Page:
I think it’s safe to safe that Ben Affleck’s phoenix-like rise from the ashes (of films such as Reindeer Games, Phantoms and Gigli) is complete. First there was Hollywoodland, then Gone Baby Gone, The Town and now finally Argo, which is a brilliant example of the modern thriller.
Based on a true story, it focuses on the 1979 Iran hostage crisis. Ben Affleck plays Tony Mendez, a CIA operative who specialises in extracting citizens from tricky and potentially deadly international crises. When the CIA discovers that six Americans are hiding in the Canadian consulate in Tehran, it’s up to Mendez to get them out of there before the Iranians discover them.
The documents concerning this operation were only declassified in 1997, and it’s one of those situations where truth is stranger than fiction, because Mendez’s plan is to fool the Iran authorities into thinking he’s over there scouting locations for a new science fiction epic, Argo. Hollywood producers are in on the plan, even going so far as to getting the likes of ‘Variety’ to publicise the upcoming film.
Affleck’s movie is fascinating and superbly directed. There’s a tension that runs throughout the entire film, culminating in a final half hour that is literally edge of your seat stuff. This is up there with some of the best moments of tension you’ll ever see in a Hitchcock film; it’s that good.
The cast is fantastic, and it’s amusing to try and pick the faces beneath the rather extreme late 70s/early 80s hairdos. Bryan Cranston, Alan Arkin, John Goodman and Victor Garber all play small but significant roles, whilst the diplomats are played by the likes of Tate Donovan, Clea DuVall, Scoot McNairy, Rory Cochrane, Christopher Denham and Kerry Bishé, all of which manage to oscillate between nervous and terrified for most of the running time. Affleck plays the starring role with incredible subtlety. It’s his job to be calm in such high pressure situations, but we also get the occasional glimpse of Mendez’s own fears.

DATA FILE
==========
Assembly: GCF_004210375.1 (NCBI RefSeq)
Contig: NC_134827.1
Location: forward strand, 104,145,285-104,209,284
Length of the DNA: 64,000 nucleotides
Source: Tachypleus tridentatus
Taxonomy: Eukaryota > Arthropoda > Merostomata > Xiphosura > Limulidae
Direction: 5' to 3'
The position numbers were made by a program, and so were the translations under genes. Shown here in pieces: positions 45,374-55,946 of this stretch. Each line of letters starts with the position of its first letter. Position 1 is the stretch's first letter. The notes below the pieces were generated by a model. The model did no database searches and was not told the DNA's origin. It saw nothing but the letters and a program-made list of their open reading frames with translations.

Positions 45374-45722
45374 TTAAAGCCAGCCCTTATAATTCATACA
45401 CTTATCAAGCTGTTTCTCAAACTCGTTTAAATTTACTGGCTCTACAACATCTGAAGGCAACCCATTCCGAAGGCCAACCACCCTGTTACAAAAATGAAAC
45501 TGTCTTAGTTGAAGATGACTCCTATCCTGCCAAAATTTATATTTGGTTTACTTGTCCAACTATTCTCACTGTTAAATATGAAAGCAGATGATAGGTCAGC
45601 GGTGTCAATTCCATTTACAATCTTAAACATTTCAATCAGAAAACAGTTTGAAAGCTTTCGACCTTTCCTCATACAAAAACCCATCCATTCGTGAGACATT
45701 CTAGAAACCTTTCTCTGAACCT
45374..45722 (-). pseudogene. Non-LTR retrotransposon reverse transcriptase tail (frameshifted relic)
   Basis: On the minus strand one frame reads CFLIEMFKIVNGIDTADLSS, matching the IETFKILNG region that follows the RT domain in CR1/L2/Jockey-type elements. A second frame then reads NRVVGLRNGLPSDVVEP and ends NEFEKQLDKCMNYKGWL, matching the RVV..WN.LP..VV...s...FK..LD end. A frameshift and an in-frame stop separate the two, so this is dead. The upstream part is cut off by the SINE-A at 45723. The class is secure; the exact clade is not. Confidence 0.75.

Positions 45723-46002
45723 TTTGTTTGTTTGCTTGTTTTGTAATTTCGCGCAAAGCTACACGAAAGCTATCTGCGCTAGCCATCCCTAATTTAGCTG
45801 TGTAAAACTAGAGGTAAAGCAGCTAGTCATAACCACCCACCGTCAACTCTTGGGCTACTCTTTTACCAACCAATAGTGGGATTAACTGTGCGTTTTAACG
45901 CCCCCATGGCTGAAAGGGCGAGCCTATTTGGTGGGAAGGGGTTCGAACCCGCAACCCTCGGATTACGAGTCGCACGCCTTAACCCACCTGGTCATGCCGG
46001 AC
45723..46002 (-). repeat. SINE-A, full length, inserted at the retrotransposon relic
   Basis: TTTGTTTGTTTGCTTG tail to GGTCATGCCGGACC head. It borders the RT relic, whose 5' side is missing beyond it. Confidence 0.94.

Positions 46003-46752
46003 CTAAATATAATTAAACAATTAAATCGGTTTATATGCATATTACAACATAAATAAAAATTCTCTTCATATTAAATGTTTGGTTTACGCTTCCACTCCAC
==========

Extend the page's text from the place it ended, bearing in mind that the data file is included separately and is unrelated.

There are most likely a lot of historical inaccuracies (the most obvious being the image of the Hollywood sign in a dilapidated state, even though it had been repaired two years earlier) but it doesn’t really matter when you have such a perfectly crafted film. The pacing is exceptional, and the film (much like a less flashy version of The Kingdom) gives us a quick history lesson in the first few minutes, so that the complicated stuff is out of the way quickly. It’s 120 minutes long but the time whizzed by, so exceptional was the pacing.
Easily one of the best films of the year, Argo is a fantastic thriller that should have broad appeal.Rating: